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Global Climate Change DigestArchives of the
Global Climate Change Digest

A Guide to Information on Greenhouse Gases and Ozone Depletion
Published July 1988 through June 1999

FROM VOLUME 3, NUMBER 6, JUNE 1990

PROFESSIONAL PUBLICATIONS...
ENERGY POLICY


Item #d90jun15

"Methane Leakage from Natural Gas," P.A. Okken (Energy Study Ctr., Petten, Neth.), Energy Policy, 8(2), 202-204, Mar. 1990.

Addresses the extent to which methane leakage offsets fuel switching as a mitigation strategy for greenhouse emissions. Concludes that high priority should be given to prevention of CH4 leakage from gas grids, coal mines, oil wells and landfills, and to emissions of CO (which affects atmospheric CH4 concentrations) from inefficient combustion processes and traffic exhaust gases.


Item #d90jun16

"Leaky Answer to Greenhouse Gas?" (correspondence on methane leakage from natural gas distribution systems), Nature, 344(6261), 25-26, Mar. 1, 1990.


Item #d90jun17

"The Environmental Challenge and the Impact on the Oil Industry," N. Htun (UNEP, UN Bldg., Rajadamern Ave., Bangkok 10200, Thailand), Energy Policy, 5-10, Jan./Feb. 1990. Discusses the impact on the oil industry of global warming, and potential policies and strategies for limiting CO2 through energy efficiency measures, fuel switching, risk reduction and environmental legislation.


Item #d90jun18

"Thinking Economically About Climate Change," E.B. Barbier (London Environ. Economics Ctr., 3 Endsleigh St., London WC1H 0DD, UK), D.W. Pearce, ibid., 11-19.

The best approach to dealing with the economics of climate change is through cost-benefit thinking. For any given level of warming, the aim is to minimize the sum of policy costs and costs of adaptation by individuals. Any resulting policy decision will have to consider international cooperation and compensation.


Item #d90jun19

"Climate Change and the Need for a New Energy Agenda," M.R. Allen (Dept. Atmos. Phys., Univ. Oxford, Oxford 0X1 3PU, UK), J.M. Christiansen, ibid., 19-24.

Concludes that the only feasible alleviation strategy at present is to reduce CO2 emissions in the energy sector. Reforms aimed at CO2 abatement may yield direct economic benefits. However, they will involve higher energy prices as environmental costs are internalized, and close international cooperation will be essential to ensure these do not upset terms of trade.


Item #d90jun20

"Slowing Global Warming and Sustaining Development--The Promise of Energy Efficiency," G.H. Kats (50 Ave. 31 Decembre, Geneva 1207, Switz.), ibid., 25-33.

Shows that developing countries can limit fossil fuel use and CO2 emissions while expanding their economic growth. The path to this is through energy efficiency, which allows resources to be shifted from wasteful expenditure on energy to more productive sectors. Third World nations can benefit from more rapid and sustainable economic growth.


Item #d90jun21

"Transport and Energy Policies--Only Connect," S. Boyle (Assoc. Conserv. Energy, 9 Sherlock Mews, London W1M 3RH, UK), ibid., 34-41.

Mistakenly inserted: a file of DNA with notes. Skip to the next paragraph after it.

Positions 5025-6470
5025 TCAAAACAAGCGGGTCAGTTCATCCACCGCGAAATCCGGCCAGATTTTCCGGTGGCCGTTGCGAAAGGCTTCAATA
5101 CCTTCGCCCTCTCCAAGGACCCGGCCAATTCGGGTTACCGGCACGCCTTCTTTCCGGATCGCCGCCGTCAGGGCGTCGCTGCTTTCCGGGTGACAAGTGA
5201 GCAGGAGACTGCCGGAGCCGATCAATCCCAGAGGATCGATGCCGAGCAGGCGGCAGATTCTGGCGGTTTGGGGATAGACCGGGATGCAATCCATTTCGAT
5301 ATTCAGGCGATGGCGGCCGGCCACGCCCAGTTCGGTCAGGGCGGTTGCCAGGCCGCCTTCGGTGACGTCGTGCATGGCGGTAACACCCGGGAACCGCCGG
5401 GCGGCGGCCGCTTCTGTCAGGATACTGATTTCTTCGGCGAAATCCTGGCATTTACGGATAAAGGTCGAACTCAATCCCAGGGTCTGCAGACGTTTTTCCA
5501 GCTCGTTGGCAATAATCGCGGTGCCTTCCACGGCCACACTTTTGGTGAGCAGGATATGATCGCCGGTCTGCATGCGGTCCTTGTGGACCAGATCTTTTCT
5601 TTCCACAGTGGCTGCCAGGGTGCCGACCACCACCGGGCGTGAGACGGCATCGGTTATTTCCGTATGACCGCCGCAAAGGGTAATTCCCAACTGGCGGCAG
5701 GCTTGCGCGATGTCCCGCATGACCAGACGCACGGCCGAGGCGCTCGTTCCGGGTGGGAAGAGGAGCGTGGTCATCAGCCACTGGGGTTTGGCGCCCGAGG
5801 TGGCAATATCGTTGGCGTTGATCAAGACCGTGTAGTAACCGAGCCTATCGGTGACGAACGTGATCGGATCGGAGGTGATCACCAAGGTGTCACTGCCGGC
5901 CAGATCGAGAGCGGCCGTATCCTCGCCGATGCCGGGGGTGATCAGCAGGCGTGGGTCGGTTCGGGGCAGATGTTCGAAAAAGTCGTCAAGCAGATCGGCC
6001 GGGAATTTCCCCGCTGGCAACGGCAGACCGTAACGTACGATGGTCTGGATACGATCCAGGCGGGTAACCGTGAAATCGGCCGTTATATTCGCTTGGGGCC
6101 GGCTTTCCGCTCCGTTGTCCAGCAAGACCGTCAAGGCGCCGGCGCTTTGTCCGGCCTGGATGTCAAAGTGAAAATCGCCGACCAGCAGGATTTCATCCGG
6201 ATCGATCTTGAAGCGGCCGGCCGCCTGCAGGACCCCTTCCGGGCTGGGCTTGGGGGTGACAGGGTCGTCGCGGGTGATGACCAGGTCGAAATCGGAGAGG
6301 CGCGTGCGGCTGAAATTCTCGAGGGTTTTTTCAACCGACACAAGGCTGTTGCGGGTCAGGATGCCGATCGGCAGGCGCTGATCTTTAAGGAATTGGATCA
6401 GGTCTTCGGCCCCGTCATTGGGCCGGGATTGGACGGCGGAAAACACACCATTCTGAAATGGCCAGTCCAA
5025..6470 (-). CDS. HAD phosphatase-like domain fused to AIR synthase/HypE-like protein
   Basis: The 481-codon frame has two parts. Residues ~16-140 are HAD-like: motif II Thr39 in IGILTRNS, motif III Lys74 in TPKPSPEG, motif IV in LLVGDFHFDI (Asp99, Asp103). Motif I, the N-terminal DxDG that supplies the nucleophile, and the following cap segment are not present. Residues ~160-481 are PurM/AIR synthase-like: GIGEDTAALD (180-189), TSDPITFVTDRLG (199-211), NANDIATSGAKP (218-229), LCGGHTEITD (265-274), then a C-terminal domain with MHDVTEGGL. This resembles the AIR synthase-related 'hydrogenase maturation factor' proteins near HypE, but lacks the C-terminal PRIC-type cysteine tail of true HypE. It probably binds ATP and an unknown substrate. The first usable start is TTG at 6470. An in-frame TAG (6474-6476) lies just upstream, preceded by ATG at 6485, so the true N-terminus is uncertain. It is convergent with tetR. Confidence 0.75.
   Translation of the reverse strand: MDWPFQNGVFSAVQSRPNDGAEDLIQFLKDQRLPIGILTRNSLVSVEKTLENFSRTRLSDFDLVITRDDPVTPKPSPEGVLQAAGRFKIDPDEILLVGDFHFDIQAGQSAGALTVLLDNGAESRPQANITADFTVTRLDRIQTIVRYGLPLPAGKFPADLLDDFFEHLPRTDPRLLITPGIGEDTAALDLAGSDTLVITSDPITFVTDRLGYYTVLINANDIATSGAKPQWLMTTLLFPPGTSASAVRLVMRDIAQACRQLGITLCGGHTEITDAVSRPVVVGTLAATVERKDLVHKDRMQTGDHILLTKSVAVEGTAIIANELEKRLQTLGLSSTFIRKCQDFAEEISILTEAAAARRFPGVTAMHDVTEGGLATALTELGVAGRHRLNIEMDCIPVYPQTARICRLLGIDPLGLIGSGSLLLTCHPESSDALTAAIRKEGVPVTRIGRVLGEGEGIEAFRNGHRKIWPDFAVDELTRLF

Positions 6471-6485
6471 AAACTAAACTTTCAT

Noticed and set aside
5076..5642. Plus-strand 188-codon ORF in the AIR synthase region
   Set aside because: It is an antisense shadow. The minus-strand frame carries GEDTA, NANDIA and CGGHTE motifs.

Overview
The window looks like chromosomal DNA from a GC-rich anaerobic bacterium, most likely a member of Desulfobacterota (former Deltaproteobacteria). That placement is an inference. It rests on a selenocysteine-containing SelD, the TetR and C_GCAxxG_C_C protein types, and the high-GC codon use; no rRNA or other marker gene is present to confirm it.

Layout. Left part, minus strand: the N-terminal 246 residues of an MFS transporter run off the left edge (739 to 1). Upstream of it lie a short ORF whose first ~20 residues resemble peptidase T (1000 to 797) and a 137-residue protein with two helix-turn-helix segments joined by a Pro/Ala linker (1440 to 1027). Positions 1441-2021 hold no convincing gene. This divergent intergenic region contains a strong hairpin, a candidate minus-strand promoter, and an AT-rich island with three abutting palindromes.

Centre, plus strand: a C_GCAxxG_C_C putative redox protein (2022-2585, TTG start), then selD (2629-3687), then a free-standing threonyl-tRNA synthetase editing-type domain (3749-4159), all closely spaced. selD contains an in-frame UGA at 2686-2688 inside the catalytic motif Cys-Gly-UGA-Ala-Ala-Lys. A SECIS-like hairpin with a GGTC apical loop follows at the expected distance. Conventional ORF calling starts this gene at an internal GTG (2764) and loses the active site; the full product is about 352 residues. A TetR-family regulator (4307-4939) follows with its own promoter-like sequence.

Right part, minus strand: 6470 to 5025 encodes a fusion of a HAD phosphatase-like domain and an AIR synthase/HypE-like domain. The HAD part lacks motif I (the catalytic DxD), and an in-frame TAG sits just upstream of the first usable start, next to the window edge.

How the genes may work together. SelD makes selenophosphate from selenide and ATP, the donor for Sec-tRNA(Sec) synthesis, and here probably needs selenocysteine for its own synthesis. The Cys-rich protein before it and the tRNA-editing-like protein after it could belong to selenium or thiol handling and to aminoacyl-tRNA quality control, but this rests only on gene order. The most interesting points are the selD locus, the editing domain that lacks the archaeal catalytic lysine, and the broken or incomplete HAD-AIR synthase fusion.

Discusses higher fuel efficiency, alternative fuels, increased use of public transport, and a reduction in the number of transport emission generators as solutions to the problem of pollution. Concludes that major changes are now urgently required to avert serious, perhaps insoluble, energy and environmental problems in the future.


Item #d90jun22

SPECIAL ISSUE: "Social and Private Costs of Alternative Energy Technologies," Contemporary Policy Issues, E.J. Dvorak, A. Cox et al., eds., July 1990. A collection of 18 peer reviewed research articles written and edited to be understandable to individuals with only a basic knowledge of economics, mathematics and statistics. Appendices are added for readers who are interested in the technical details. Twelve titles of articles related to global warming are listed below. Order single copies for $20 from: Western Economic Assoc. Intl., 7400 Center Ave., S. 109, Huntington Beach CA 92646 (714-898-3222).

"The Straight Story about the Greenhouse Effect," J. Firor.

"Equity and Effectiveness of Possible CO2 Treaty Proposals," D. Chapman, T. Drennen.

"Offsetting New CO2 Emissions: A First Rational Step," D.J. Dudek, A. LeBlanc.

"Four Revolutions in Electricity Efficiency," A. Lovins.

"Revenue-Neutral Incentives for Efficiency and Environmental Quality," J. Koomey, A.H. Rosenfeld.

"Potentials for and Barriers to Building Energy Conservation in China," J. Huang.

"Cost-Effectiveness of Conservation Programs: The Hood River Experiment," M. Khawaja, T.P. Potiowsky, H.G. Peach.

"Will Electric Utilities Effectively Compete Without a Profit Motive?" M. Messinger.

"Do Non-Conventional Electricity Technologies Make Sense with Today's Low Oil Prices?" F.P. Sioshani, S.T. Grusky.

"The Levelized Cost of Electricity Generation Technologies," M. DeAngelis, G.R. Bemis.

"Sweden after Nuclear Power," E. Mills.

"Solar Power," A.L. Walton, D.C. Hall.

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